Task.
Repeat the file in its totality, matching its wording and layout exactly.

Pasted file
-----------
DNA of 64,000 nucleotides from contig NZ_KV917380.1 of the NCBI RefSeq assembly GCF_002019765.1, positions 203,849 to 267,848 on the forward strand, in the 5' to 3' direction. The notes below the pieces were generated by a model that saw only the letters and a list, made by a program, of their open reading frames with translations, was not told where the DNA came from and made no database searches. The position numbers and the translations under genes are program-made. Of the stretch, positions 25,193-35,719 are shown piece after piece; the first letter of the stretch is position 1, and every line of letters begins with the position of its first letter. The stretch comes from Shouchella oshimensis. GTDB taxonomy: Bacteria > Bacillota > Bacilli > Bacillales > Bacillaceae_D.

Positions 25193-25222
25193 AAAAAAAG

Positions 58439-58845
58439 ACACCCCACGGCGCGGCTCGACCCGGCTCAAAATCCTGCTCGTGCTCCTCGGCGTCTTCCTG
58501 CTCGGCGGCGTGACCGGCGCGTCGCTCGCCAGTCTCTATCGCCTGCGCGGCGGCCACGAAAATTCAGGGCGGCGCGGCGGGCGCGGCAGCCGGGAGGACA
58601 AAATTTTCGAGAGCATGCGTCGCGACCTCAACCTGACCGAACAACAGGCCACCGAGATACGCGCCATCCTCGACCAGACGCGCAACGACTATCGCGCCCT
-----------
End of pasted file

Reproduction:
DNA of 64,000 nucleotides from contig NZ_KV917380.1 of the NCBI RefSeq assembly GCF_002019765.1, positions 203,849 to 267,848 on the forward strand, in the 5' to 3' direction. The notes below the pieces were generated by a model that saw only the letters and a list, made by a program, of their open reading frames with translations, was not told where the DNA came from and made no database searches. The position numbers and the translations under genes are program-made. Of the stretch, positions 25,193-35,719 are shown piece after piece; the first letter of the stretch is position 1, and every line of letters begins with the position of its first letter. The stretch comes from Shouchella oshimensis. GTDB taxonomy: Bacteria > Bacillota > Bacilli > Bacillales > Bacillaceae_D.

Positions 25193-25222
25193 AAAAAAAG

Positions 58439-58845
58439 ACACCCCACGGCGCGGCTCGACCCGGCTCAAAATCCTGCTCGTGCTCCTCGGCGTCTTCCTG
58501 CTCGGCGGCGTGACCGGCGCGTCGCTCGCCAGTCTCTATCGCCTGCGCGGCGGCCACGAAAATTCAGGGCGGCGCGGCGGGCGCGGCAGCCGGGAGGACA
58601 AAATTTTCGAGAGCATGCGTCGCGACCTCAACCTGACCGAACAACAGGCCACCGAGATACGCGCCATCCTCGACCAGACGCGCAACGACTATCGCGCCCT